The Hedges of Blue Mountain Lake is a family camp compound in the Adirondacks dating to the 1880s. The 12+ acre site, with its 1,600 feet of waterfront land, private beach, two docks, tennis court, and 21 buildings, recently hit the market for $4.25 million, as first spotted by the Wall Street Journal. Though the summer season is already well underway, the income-generating property is offered furnished, so the new owners could get some vacation rentals going in no time.
Pat Benton and her late husband Rip bought the camp for $2.5 million in 2000. “My husband and I decided we were going to move from the South and sell everything we had there. We were going to do an ‘On Golden Pond’ and live up here,’ Mrs. Benton told the Journal, adding that they “loved the fact that this park is still very wild and open and pure.
The main lodge
But they did more than just live there. Initially, they lived in the Upper Cottage while operating the rest of the 21 buildings as a summer lodge. Business was so good, that in 2005 they moved to a house 15 minutes away to have more rentable rooms on the lake-front property.
The Birch Room (named for the fact that it’s paneled in white birch) was a selling point for the Benton’s, as it represents the true feel of the Adirondacks
The chandelier in the Moose Lodge was made from an antique sled; the Bentons added the stained-glass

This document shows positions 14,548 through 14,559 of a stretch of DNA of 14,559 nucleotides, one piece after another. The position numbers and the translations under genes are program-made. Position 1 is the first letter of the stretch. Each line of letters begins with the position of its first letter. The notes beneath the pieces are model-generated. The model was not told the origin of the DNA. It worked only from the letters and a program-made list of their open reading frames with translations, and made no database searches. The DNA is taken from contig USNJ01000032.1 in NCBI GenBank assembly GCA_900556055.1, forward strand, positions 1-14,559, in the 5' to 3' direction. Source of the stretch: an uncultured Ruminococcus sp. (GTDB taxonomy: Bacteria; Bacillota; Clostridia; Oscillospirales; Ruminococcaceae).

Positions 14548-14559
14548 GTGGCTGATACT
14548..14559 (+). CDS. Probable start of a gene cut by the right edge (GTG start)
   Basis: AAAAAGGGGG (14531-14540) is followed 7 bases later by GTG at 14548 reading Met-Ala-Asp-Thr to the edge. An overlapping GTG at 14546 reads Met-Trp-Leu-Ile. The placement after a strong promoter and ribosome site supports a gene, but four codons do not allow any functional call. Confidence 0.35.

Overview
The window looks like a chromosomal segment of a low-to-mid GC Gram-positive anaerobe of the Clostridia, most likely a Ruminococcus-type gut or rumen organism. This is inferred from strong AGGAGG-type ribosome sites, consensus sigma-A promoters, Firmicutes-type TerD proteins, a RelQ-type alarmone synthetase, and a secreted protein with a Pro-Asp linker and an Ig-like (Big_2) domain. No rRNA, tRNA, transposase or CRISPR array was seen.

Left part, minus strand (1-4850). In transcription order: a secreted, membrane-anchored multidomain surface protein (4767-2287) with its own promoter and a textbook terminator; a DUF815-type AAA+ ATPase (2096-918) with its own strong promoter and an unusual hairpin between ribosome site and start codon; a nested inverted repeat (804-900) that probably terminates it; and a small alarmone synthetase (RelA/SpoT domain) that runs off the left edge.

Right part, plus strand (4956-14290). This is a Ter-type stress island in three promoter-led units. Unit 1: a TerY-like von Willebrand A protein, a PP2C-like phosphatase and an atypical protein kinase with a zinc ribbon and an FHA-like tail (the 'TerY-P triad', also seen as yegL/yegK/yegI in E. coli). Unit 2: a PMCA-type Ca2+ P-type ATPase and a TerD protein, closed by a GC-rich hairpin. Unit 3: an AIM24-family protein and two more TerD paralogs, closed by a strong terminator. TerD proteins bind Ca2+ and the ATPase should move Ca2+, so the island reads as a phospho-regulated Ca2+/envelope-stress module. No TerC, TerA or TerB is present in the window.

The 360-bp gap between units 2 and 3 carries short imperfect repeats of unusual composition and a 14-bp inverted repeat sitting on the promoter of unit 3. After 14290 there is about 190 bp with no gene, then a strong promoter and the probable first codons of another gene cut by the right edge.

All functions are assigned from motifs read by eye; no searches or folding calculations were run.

Over the years, the couple spent about $1 million updating the campground, including historic restoration and repairs.
The entire site is listed on the National Register of Historic Places. The main lodge was constructed in 1880 as a family’s summer retreat. It has four bedrooms, a library, and a dining room with original paneling.
In 1900, the seven-bedroom Stone Lodge was added for a family member.
The cabins above were added in the 1940s.
In total, there’s more than 20,000 square feet of livable space, including 31 bedrooms, 36 full baths (14 of which were redone last year), a commercial-grade kitchen, and a 100-person dining lodge complete with the original tin ceilings and walls
The barn was transformed into a playroom. There are no televisions or telephones on the grounds.
The property is listed on the National Register of Historic Places, but this doesn’t protect it from change. However, Mrs. Benson, now 78, says she “wants the camp to be protected by another family,” noting that “it’s perfect for a family compound, or it could stay open to the public.
- J.P. Morgan’s 120-year-old ‘Great Camp Uncas’ in the Adirondack wilderness reduced to $2.7M
- Stay at the Dreamy White Pine Camp President Calvin Coolidge Once Called His Secret Retreat
- An Incredible Private Hideaway Asks $12.75 Million in the Adirondacks